Lettuce leaves, for serving

Optional – red or wombok cabbage leaves, for serving

 

In a large pan, brown the beef with the garlic and ginger. Set aside.

Using the same pan, cook the mushrooms and onion for 3 minutes or until soft, adding a splash of water if they are dry and sticking to the pan. While these are cooking, combine the soy cause, oyster or hoisin sauce, water or stock, and cornstarch mixture in a bowl.

Add remaining vegetables to the pan and cook an additional 2-3 minutes or until slightly softened. Return beef to the pan and mix to combine. Add the sauce mixture and stir through, cooking until the sauce has thickened.

Separate lettuce leaves, and cabbage leaves if using. Layer two to three leaves together, and spoon mixture into the center. Cup or wrap, and enjoy!

 

Pro tips:

  • To make this meal gluten free, choose GF soy and hoisin sauces, and use arrowroot or tapioca powder in place of the cornstarch.
  • As you brown the beef, spoon out the liquid and save it to add to your water or beef stock. This improves the flavor and will decrease meal prep time.
  • Cabbage leaves give more heft to the lettuce cups, lending some sturdiness and crunch to the meal.

 

If you’re Brisbane-based and want to try this with beef, Rangeland Quality Meats offers amazing locally raised, free range and grass fed beef at an excellent price. They haven’t sponsored this post – we just love their product! It’s a cut above anything you get at the supermarket (sorry, pun intended!). You can get it via home-delivery, though we always grab ours from the Rocklea Markets on Saturdays.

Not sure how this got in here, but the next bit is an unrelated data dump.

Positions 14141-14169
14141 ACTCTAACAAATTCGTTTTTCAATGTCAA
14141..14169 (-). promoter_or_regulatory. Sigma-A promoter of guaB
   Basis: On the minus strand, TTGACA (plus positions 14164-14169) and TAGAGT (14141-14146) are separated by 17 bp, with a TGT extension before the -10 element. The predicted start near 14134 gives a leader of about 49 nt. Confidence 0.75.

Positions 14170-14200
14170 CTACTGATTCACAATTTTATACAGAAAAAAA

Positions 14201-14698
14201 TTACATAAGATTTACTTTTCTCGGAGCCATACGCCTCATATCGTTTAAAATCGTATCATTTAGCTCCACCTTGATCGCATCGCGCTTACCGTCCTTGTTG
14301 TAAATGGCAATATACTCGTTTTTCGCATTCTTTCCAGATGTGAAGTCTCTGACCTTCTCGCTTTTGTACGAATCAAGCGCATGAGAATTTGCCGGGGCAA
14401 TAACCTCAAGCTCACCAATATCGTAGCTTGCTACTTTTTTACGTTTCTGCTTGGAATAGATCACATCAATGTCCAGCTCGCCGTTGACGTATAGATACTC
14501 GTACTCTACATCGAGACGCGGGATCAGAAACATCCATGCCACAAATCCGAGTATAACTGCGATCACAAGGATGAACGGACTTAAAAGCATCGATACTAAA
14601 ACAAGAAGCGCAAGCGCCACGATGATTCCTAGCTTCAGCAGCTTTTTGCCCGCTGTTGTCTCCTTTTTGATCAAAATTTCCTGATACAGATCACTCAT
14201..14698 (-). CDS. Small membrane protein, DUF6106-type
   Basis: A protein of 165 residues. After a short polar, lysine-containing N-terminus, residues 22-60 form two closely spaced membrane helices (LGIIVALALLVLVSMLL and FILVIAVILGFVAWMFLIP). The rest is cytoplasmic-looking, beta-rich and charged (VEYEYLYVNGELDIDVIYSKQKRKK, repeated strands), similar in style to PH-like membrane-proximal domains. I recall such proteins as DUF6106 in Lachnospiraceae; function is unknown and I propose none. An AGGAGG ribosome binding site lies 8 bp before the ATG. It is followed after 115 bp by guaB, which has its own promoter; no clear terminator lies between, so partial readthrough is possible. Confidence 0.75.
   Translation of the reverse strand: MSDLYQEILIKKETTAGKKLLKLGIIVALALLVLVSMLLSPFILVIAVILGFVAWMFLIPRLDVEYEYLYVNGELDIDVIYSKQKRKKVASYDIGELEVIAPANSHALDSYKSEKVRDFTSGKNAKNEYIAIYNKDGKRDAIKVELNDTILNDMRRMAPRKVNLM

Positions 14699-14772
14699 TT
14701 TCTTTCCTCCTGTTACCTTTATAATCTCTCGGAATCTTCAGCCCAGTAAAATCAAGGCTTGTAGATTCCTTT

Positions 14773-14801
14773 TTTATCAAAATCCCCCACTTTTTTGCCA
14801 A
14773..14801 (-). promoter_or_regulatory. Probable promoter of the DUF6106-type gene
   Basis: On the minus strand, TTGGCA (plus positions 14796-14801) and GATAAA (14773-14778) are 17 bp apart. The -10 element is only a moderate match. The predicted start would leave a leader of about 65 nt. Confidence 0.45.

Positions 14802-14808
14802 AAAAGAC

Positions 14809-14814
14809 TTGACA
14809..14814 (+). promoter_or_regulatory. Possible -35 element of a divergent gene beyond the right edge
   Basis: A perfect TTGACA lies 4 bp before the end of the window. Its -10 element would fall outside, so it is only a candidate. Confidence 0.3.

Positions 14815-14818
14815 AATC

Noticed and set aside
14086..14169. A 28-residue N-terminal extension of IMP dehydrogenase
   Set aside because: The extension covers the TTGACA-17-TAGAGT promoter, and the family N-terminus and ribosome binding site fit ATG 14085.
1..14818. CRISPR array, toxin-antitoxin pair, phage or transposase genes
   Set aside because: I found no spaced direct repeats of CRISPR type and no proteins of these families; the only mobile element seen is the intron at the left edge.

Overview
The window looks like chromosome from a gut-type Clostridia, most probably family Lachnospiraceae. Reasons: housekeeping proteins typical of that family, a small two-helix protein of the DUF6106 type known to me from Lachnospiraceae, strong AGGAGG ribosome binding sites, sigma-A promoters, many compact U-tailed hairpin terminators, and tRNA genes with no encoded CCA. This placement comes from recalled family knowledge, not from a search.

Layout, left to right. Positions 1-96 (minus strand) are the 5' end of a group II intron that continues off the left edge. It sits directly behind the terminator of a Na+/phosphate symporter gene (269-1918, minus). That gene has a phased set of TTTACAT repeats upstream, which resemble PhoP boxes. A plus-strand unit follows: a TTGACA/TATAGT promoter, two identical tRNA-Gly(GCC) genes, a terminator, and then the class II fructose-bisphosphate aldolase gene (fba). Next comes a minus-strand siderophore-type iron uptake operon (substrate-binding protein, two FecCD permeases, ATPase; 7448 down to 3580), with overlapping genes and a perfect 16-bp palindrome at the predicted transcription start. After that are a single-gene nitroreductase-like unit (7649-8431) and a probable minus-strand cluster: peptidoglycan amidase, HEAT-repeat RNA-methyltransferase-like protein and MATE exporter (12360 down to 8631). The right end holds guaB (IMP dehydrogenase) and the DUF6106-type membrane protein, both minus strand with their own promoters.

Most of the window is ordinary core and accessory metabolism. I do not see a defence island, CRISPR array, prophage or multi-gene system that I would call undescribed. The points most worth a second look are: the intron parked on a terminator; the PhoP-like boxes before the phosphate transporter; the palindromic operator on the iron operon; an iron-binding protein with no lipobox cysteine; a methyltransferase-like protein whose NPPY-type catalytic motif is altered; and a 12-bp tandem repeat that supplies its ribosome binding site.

seared scallops and boiled eggs on green salad for a healthy fast lunch

Perfect Portions Made Easy

Calorie counting to manage meals and portion sizes? We’ve got a handy trick for you!

Counting calories or points, keeping a food diary, or otherwise painstakingly tracking food intake is a chore, at least for most. While it can certainly be effective in bringing awareness to your portion sizes and meals, the time and effort it takes most people often leads to frustration and loss of motivation. Efforts at healthy eating can quickly be derailed.